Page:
Planning for success is an important way to overcome fears and barriers to growth. It’s similar to taking a vacation. You need a guide or a road map to keep you on course and give you direction.
Would you attempt to navigate a ship on the open sea without a chart or map? Of course not. Even the ancient mariners used the stars and constellations to find their way. A plan is a powerful tool for achievement. It’s a magic key that helps you reach your goals and gives you the momentum to get through difficult passageways. Planning prevents unnecessary detouring, and helps you take responsibility for your actions.
Goals are what keep you going and give you your focus. Keep focusing on your goals and continually take the needed steps to reach them. Your ability to keep moving after achieving one goal depends on how clearly you see the next step to set new goals. Mark Brown, a contributor for AccelaWork and a coach, had some thoughts on what it takes to become successful. He also knows how important having goals are.
Many people I coach have specific goals they want to achieve. Some are held back, contained within their comfort zone. Others never test their limits because they just aren’t willing to put in the effort. Successful people tend to be very focused and intent on achieving their goal. When we look at someone that is highly successful, we sometimes don’t see the sacrifice they have made. They may have sacrificed time, money, relationships, or hobbies.
Goal-setting is an ongoing, reciprocal process between you and the world. Accomplishing your goals helps you to overcome inner barriers of fear, and affirms your self-confidence. Goal-setting is not a mundane process. It generates out of your human need for self-drive and accomplishment. This drive for accomplishment is innate, it comes from within you. When you set goals, it solidifies you physically, mentally and emotionally. You begin to feel more connected to yourself and to the world.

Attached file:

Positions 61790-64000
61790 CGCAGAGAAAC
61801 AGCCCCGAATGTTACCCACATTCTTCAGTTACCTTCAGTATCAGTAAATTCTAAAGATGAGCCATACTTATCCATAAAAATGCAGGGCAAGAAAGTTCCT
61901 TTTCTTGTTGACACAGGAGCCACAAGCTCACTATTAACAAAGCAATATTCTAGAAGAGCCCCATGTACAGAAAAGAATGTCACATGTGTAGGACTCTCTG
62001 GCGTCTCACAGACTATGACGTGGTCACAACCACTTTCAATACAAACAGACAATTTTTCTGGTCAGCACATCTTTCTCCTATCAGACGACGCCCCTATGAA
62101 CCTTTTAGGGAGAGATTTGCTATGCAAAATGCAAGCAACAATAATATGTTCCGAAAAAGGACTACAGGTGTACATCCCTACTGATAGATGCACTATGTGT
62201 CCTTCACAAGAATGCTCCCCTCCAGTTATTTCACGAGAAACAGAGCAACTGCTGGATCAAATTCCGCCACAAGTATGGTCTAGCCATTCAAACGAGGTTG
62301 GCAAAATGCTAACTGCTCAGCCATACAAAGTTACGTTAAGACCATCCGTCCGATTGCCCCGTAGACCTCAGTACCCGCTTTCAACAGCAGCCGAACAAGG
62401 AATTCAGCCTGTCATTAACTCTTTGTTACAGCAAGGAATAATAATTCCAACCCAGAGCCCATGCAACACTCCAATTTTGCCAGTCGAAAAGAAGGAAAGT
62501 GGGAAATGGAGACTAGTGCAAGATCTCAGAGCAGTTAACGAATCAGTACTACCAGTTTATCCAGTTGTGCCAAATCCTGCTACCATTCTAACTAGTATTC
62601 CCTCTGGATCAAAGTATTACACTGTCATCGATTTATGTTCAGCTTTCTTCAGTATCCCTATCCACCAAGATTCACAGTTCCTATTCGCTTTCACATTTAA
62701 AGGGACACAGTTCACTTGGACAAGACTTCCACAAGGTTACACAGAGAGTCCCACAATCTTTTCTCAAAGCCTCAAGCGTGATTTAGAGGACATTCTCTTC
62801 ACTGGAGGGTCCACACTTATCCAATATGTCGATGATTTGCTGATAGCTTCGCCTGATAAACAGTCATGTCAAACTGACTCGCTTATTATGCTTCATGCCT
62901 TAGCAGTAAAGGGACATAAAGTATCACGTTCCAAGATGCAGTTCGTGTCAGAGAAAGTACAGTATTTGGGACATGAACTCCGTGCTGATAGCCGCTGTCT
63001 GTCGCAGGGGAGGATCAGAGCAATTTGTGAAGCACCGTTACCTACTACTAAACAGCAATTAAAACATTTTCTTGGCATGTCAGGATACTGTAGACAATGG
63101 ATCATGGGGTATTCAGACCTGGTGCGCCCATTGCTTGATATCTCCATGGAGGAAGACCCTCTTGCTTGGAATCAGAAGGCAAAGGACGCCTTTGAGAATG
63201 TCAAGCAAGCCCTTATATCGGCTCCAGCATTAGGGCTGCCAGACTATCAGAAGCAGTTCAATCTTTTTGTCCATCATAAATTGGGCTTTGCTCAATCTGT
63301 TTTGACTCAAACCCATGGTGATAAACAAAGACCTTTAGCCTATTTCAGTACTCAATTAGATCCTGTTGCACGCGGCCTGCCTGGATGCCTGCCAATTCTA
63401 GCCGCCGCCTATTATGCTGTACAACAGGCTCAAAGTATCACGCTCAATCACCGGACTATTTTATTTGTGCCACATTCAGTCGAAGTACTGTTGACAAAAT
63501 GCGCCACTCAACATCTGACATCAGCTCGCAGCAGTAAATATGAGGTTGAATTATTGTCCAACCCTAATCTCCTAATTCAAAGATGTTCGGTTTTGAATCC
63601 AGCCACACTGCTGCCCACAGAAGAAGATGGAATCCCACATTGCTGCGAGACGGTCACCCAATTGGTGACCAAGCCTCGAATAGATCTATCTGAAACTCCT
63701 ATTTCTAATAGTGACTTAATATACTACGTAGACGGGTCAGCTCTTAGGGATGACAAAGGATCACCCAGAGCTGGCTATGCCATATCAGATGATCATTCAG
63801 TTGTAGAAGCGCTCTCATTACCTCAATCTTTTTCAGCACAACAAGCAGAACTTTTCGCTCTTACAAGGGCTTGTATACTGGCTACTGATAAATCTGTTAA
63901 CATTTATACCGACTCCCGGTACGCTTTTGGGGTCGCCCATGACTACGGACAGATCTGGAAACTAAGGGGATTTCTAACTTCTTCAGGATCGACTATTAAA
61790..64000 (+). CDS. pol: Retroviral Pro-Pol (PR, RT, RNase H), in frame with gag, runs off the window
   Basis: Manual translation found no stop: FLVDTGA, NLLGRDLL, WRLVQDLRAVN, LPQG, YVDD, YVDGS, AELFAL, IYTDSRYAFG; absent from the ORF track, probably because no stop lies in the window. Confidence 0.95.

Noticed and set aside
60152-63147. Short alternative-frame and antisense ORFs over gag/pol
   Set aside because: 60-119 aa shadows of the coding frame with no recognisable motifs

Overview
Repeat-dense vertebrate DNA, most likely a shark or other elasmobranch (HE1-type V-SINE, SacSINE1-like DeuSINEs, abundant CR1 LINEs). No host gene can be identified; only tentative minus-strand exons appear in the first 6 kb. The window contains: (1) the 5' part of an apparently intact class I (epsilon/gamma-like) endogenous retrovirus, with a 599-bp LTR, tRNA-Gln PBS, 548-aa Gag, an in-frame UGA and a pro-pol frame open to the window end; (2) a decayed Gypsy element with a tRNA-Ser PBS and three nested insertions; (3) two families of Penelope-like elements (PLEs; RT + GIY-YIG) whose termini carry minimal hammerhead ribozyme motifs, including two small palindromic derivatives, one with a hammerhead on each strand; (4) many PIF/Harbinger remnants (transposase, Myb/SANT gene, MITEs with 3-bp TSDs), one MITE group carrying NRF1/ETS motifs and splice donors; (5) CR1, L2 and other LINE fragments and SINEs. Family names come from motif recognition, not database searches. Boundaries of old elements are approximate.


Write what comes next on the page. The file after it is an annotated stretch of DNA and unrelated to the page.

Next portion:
There are six ways to focus on your goals and plan your success. It is important to include the following in your goal-setting procedure:
- 1. Identify your goal and make it a realistic one. You must care about it if you expect to ever complete it.
- 2. Select a goal that you can work on, rather than something someone else has selected for you.
- 3. Make sure it’s specific, not vague. For example, choose a skill like “Communicating more effectively with your friends by using positive vocabulary,” or “Managing your time more efficiently by stating a time and date for getting your goal accomplished.” Selecting a goal you can do something about gives you the power and influence to actively and assertively accomplish it.
- 4. Have at least one goal or objective every day. Feel a sense of joy and fulfillment whenever you take a step toward accomplishing these things.
- 5. Experience how your feelings and thoughts are pulled by your stated goals.
- 6. Reward yourself for every goal or objective that gets accomplished. Remember to be consistent when rewarding yourself as well.
Once you set your goals, you must hold yourself accountable. Keep them written down somewhere that you’ll see everyday. It can be helpful to have a notepad by your bedside table so you can review your goals at night before bed. You’ll also get a lot of satisfaction from crossing completed ones off! Don’t let yourself lose sight of what you want to accomplish and above all else, don’t be upset if you fail. Get back up, dust yourself off, and start trying again.